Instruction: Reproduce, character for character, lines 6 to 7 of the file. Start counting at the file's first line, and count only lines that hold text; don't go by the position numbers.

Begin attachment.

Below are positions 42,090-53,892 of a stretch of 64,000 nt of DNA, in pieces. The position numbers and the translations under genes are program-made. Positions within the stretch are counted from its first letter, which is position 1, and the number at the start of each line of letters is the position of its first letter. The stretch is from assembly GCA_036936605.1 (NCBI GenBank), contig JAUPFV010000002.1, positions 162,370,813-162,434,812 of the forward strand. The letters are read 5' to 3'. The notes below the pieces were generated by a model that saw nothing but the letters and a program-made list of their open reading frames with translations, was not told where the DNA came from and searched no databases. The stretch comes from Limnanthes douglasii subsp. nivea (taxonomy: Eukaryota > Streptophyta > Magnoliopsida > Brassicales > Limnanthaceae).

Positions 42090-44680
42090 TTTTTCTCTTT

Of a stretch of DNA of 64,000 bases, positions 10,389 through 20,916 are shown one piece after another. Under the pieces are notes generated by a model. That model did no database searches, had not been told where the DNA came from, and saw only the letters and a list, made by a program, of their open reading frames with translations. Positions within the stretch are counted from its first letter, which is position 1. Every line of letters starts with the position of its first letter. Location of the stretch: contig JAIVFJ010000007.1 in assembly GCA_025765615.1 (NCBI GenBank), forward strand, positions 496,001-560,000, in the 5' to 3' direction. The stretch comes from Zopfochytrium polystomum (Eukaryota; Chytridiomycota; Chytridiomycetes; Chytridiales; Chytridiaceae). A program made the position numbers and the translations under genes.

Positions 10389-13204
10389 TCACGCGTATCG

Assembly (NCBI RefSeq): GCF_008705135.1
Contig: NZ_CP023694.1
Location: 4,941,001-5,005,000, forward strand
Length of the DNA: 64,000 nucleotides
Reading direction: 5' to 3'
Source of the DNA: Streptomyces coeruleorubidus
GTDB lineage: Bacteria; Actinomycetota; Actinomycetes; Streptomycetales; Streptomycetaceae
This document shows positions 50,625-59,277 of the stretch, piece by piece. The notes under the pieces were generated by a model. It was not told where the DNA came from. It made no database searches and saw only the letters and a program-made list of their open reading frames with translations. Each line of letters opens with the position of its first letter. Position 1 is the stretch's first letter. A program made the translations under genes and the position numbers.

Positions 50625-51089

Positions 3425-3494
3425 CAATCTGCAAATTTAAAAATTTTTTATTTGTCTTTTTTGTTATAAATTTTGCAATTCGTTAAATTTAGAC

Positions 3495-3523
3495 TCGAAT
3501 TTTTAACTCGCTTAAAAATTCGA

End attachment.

10389 TCACGCGTATCG

Assembly (NCBI RefSeq): GCF_008705135.1